The 2010 film "Black Swan" stars Natalie Portman as a ballet dancer who becomes psychologically imbalanced after landing the lead in "Swan Lake." Natalie Portman had to prepare for the physicality of the role as well as the emotional aspect of it. Her character Nina pushes herself mentally and physically to prepare for her coveted role. As Nina, Natalie Portman had to be in peak physical shape and play out disturbing scenes as Nina's sanity crumbles.
Natalie Portman was already partially ready for her role in "Black Swan" before she got the role. She has a slender physique and stands at 5 feet 3 inches tall, according to her driver's license and the website NataliePortman.com. Natalie also took ballet classes until she was 13 years old. This helped prepare her for the part, but she did not have quite enough training, as she had not trained in ballet for more than 10 years and she had never done ballet with pointe shoes.
Natalie Portman had to train extensively with ballerina Mary Helen Bowers before filming "Black Swan." Mary gave Natalie exercises to give her more of a dancer's physique. She also taught her how to dance on her toes, which was necessary to play Nina. For one year before filming began, Natalie and Mary did workouts and dance for five hours a day, six days a week, according to Mary in an interview with "Elle" magazine. They also did workouts in the morning and night while Natalie was filming the movie. Mary said after filming was complete that Natalie only had a double for the most difficult ballet turns. Most of what viewers see in the film is Natalie dancing.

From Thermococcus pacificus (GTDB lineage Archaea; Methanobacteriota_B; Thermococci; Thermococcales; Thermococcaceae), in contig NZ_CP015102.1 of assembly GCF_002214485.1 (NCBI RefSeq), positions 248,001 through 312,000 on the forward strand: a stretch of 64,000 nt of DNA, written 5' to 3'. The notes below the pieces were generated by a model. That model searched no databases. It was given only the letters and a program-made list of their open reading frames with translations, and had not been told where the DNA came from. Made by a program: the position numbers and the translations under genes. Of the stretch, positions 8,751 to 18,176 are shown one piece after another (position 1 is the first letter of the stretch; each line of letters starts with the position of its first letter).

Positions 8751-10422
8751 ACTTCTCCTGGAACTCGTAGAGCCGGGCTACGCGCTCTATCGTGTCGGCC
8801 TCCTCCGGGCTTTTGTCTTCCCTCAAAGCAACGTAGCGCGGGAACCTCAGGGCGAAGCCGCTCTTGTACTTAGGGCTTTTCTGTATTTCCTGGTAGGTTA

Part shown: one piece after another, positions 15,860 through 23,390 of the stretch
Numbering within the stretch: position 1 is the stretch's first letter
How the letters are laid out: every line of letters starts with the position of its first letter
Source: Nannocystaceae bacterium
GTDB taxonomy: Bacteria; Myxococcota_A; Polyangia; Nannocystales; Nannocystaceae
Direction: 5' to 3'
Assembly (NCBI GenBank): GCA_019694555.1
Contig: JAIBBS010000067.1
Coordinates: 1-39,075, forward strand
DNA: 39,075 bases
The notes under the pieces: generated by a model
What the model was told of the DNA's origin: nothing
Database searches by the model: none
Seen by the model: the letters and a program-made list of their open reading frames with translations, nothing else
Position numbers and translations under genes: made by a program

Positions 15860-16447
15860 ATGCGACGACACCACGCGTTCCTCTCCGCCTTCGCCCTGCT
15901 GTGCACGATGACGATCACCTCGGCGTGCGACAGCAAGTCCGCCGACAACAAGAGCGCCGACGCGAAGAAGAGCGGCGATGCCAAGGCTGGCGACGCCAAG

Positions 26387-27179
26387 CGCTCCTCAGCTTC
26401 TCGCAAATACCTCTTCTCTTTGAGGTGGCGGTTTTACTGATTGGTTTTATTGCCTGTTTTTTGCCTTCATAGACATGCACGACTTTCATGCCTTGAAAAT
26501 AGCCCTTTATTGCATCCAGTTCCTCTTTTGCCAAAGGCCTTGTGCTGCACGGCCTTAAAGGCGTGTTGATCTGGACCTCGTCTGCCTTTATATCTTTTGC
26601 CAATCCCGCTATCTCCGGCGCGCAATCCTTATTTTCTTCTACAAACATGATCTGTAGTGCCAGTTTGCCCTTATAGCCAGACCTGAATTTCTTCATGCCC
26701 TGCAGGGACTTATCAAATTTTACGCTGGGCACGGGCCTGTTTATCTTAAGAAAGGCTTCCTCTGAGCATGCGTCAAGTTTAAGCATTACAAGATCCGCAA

Apart from dancing, Mary Helen Bowers says she did swimming exercises with Portman while she was training for "Black Swan." Swimming was part of their daily workout routine so that Natalie's joints would not suffer from the extensive ballet training. In all, Natalie swam roughly 1 mile per day, six days a week.
Getting to understand a character who is having a nervous breakdown, among other mental issues, was something Natalie had experience with, given her studies in psychology at Harvard University. She also got help getting into character from her strict diet and workout regime. She had this to say about it in a 2010 article in the "Jewish Journal": "The physical discipline helped for the emotional side of the character because working out eight hours a day, you get the sense of the monastic element of a ballet dancer's life."
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